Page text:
Cymraeg / English
Historic Landscape Characterisation
Holywell Common and Halkyn Mountain
The following description, taken from the Historic Landscapes Register, identifies the essential historic landscape themes in the historic character area.
The conjoining uplands of Halkyn Mountain and Holywell Common form an elongated plateau to the east of the Clwydian Hills, separated from them by the Wheeler valley, and overlooking the north east coastal strip of Flintshire and the estuary of the River Dee beyond. The area is about 250m above OD with small local summits protruding no more than 20m above this. The landscape so defined comprises the most important lead and zinc ore field in Wales, and is geologically part of the Carboniferous Limestone belt which runs south from Prestatyn in the north, to Hope Mountain and the northern side of the Bala fault in the south.
Working is assumed to have started in Roman times because of the discovery of Roman remains associated with the production of lead, outside the area, at Pentre near Flint. Medieval mining is also attested from documentary sources, but 19th century mining has obliterated any traces of earlier workings. The area therefore bears valuable archaeological evidence of one of the oldest industries in Flintshire.
The Quaker Company was instrumental in pioneering lead mining in the county from the late 17th to late 18th centuries, and there is documentary evidence of improvements in technology that allowed deeper shafts to be driven and the location of richer veins. The richest veins were worked intensely throughout the 18th and 19th centuries in the areas now referred to as Halkyn Mountain, Holywell Common and Pen-y-Ball Top, and in 1850, 11,500 tons of lead were produced amounting to about 12% of the British total. However, mining declined at the end of the 19th century in the face of cheaper imported lead, and there was only small-scale, intermittent activity following the First World War until the remaining mines closed in the 1960s.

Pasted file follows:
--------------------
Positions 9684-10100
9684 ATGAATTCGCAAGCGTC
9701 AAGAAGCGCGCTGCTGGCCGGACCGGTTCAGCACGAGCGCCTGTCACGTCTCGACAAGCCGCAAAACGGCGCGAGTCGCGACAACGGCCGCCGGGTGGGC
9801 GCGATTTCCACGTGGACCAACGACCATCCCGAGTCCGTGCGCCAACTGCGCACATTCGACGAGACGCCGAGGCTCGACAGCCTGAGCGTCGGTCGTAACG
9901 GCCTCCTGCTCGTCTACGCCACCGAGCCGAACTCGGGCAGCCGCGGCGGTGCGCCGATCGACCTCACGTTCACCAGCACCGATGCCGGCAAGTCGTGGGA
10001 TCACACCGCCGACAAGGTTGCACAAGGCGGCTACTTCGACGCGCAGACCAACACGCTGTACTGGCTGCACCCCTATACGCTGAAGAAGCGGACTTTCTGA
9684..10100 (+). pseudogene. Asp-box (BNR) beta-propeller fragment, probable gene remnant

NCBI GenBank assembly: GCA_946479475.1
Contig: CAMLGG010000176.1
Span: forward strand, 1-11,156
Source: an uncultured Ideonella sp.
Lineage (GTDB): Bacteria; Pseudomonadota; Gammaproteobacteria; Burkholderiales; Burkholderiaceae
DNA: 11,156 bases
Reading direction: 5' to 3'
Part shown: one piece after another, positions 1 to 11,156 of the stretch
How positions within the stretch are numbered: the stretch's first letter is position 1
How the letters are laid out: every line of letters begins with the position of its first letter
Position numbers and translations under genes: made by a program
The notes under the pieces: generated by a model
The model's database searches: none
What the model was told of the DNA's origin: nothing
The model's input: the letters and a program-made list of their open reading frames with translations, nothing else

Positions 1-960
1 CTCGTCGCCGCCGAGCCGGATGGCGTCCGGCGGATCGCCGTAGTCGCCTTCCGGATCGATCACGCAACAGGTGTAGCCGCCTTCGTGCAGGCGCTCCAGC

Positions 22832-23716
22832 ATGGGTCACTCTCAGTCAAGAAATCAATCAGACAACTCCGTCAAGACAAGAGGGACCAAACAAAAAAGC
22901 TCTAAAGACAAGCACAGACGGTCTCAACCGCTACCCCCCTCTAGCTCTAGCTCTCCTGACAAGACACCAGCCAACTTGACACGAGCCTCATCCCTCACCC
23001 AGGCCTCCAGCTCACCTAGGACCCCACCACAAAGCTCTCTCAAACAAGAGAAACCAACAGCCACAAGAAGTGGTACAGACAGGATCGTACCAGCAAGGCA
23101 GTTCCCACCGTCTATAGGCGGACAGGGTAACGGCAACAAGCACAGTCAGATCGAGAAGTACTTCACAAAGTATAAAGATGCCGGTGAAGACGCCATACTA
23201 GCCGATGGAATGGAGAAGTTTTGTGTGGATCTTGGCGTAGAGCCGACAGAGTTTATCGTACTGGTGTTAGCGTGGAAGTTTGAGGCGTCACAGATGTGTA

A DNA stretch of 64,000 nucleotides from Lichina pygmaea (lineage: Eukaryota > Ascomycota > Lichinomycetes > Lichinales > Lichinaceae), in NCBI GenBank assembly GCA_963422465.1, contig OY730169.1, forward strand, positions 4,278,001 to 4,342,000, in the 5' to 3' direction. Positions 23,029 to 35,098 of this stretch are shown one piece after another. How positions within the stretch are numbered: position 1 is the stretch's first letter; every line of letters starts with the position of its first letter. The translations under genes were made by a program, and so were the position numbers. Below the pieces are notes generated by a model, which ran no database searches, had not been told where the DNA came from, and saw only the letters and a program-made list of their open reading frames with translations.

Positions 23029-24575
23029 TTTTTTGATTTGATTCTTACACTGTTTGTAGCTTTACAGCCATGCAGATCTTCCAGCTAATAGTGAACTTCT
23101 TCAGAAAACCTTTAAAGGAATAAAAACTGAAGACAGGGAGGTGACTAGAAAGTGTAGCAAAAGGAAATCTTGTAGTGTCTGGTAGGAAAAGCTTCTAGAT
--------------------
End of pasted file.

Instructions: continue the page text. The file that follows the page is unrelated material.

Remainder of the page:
The ore field landscape is very distinctive, generally devoid of vegetation and now forms common land returned to rough pasture. Although most of the standing structures associated with the mining have now been lost, the landscape itself, comprising an extensive myriad of craters and tips of no great size, remains remarkably intact and is particularly apparent from the air. A recent survey in the area has recorded in excess of 250 mine sites.
In the undeveloped areas, particularly Halkyn Mountain, the historical significance and value of the landscape is, therefore, in the workings themselves. The archaeological evidence consists mainly of shallow workings or deeper stone-lined shafts, although several horse whim circles can also be identified. They bear evidence of the richness of the veins like Pant-y-gof, Pant-y-ffrith, Pant-y-pydew and Union Vein, where activity was centred on winning and removing the ores rather than dressing them on site. Of the larger mines, earthwork evidence remains of leats and reservoirs, some still holding water, which would have served the dressing floor areas. Where they have survived, small terraces of houses and mine offices have been converted to modern dwellings.
Unrelated to the mining remains, but of industrial archaeological interest, Waen Brodlas in the south of Holywell Common is noted for structural remains and documentary evidence of a significant number of 19th century limekilns. Also unrelated to the mining remains, but included in the area, is the Iron Age hillfort of Moel y Gaer, Rhosesmor, sited on the summit of the isolated hill at south end of Halkyn Mountain. Extensive excavations on the site in 1972 - 74 before the construction of the covered reservoir, revealed evidence of the construction of the defences and of a remarkable succession of timber-built dwellings occupying the interior.
Holywell Common and Halkyn Mountain historic landscape character area (HLCA 1081)The Holywell Common and Halkyn Mountain historic landscape is above all else a mining landscape of the 18th and 19th centuries, and is considered to form a single character area (1081). The area forms an upland limestone plateau situated between the Clwydian Hills and the Dee estuary in north Flintshire, with extensive and highly distinctive relict 18th and 19th centuries, and possibly earlier, lead mining remains, associated features and settlements, unparalleled elsewhere in Wales.
For further information please contact the Clwyd-Powys Archaeological Trust at this address, or link to the Countryside Council for Wales' web site at www.ccw.gov.uk.
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